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Ryan Lochte admits he "over-exaggerated that story"

Ryan Lochte of USA reacts after the men’s 200m individual medley final at Olympic Aquatics Stadium in Rio de Janeiro, Brazil, Aug. 11, 2016.

Reuters/David Gray

U.S. swimmer Ryan Lochte is apologizing again — this time, using slightly more apologetic language — for misrepresenting an incident at a Rio gas station as an armed robbery.

“I’m taking full responsibility for it,” Lochte told NBC News’ Matt Laurer. “Because I over-exaggerated that story. And if I had never done that, we wouldn’t be in this mess... None of this would have happened. And it was my immature behavior.”

Brazilian police said Thursday that U.S. swimmers Ryan Lochte, Gunnar Bentz, Jack Conger and Jimmy Feigen were not robbed, as Lochte told the press, and that the intoxicated athletes instead vandalized a gas station bathroom and were questioned by guards before they paid for the damage and left. 

Brazilian authorities say Lochte concocted an elaborate story of being robbed at gunpoint to cover up what actually happened at a gas station.

In the midst of apologizing, Lochte simultaneously stressed that the events at the gas station were confusing — and seemed to backtrack to his original narrative that the swimmers were robbed at gunpoint.

“It’s how you want to make it look like. Whether you call it a robbery, whether you call it extortion, or us paying just for the damages, like, we don’t know,” Lochte said. “All we know is that there was a gun pointed in our direction, and we were demanded to give money.”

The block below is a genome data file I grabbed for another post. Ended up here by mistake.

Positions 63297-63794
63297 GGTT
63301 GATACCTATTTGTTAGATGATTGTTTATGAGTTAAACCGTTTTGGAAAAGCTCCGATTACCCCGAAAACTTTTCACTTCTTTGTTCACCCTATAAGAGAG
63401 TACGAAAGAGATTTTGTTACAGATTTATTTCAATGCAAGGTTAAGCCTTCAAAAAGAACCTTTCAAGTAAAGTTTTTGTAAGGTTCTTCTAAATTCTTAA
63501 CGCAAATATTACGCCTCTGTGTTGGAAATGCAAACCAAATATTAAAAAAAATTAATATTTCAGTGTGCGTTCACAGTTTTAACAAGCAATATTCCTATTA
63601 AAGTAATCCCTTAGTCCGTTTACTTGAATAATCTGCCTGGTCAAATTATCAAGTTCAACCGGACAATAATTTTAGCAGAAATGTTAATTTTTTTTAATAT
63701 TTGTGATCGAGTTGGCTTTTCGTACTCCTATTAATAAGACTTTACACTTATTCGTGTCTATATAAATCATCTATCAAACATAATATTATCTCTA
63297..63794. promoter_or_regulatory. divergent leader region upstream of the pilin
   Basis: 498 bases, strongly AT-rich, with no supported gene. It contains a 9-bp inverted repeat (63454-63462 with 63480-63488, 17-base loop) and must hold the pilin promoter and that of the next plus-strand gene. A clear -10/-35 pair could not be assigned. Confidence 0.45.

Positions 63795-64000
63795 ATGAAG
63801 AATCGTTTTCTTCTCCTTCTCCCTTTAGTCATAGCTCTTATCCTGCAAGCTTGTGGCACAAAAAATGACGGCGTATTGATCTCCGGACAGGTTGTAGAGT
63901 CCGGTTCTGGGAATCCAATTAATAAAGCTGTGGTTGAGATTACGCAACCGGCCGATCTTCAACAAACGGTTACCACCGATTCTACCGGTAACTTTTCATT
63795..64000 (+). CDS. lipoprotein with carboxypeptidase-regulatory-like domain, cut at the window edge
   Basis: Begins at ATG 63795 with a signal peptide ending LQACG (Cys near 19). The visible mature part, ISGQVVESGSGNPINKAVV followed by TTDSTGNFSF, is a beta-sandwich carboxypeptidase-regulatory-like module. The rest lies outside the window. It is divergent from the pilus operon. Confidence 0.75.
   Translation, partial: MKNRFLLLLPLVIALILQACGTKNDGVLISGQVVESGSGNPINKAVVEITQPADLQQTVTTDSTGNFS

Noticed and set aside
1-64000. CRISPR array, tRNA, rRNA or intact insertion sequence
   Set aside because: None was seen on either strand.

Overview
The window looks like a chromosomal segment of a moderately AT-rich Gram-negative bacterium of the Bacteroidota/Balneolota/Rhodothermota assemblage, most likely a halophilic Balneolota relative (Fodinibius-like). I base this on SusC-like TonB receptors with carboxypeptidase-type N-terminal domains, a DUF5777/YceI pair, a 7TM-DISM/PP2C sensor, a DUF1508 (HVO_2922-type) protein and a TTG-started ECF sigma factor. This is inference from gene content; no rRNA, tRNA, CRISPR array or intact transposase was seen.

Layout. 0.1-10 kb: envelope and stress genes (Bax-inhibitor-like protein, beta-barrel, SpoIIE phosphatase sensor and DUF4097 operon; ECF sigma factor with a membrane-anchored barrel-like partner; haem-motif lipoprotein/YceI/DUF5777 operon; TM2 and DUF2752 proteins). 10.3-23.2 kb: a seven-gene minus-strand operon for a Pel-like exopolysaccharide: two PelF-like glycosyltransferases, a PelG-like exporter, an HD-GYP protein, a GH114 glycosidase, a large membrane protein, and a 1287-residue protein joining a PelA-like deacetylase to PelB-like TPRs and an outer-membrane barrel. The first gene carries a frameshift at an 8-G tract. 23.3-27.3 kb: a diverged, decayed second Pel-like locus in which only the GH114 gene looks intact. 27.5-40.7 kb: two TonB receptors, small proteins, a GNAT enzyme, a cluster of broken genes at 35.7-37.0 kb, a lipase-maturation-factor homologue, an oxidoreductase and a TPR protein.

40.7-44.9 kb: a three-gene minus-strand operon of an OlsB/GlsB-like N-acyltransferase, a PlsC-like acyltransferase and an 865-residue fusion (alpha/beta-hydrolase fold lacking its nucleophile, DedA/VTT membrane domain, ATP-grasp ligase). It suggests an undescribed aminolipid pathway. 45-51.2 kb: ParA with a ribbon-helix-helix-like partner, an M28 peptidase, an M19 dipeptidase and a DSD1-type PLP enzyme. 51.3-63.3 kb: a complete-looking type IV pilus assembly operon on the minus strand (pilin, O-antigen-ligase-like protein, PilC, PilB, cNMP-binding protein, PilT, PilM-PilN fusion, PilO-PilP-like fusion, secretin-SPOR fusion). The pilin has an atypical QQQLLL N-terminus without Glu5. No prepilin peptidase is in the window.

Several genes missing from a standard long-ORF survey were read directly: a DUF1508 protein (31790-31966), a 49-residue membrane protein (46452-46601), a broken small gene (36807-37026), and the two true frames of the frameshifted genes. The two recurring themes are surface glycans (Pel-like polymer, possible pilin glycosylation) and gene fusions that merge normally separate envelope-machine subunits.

“We just wanted to get out of there,” he said. “We were all frightened. And we wanted to get out of there as quick as possible. And the only way we knew is — this guy saying, ‘You have to give him money.’ So we gave him money, and we got out.”

The interview came one day after Lochte apologized to fans on social media, saying he should have been more “careful and candid” in describing what happened.

The drama over what exactly happened in Rio — and the ever-changing descriptions of the alleged robbery — have deeply angered Brazilians, who said it sullied their city at a crucial moment at which the whole world was watching. 

“No robbery was committed against these athletes. They were not victims of the crimes they claimed,” Civil Police Chief Fernando Veloso said.

In an interview with the Associated Press, a Brazilian who stepped in at the gas station to mediate the conflict between the swimmers and guards said there was no gun pointed at the swimmers​ during the encounter.

“There was no aggression. Pointing a gun at them? Never. There was nothing like that,” Fernando Deluz, a 38-year-old disc jockey, said, adding that the Americans decided to pay for property they destroyed to avoid calling police.

The situation was an enormous embarrassment for the U.S. Olympic team, which has dominated in winning medals.

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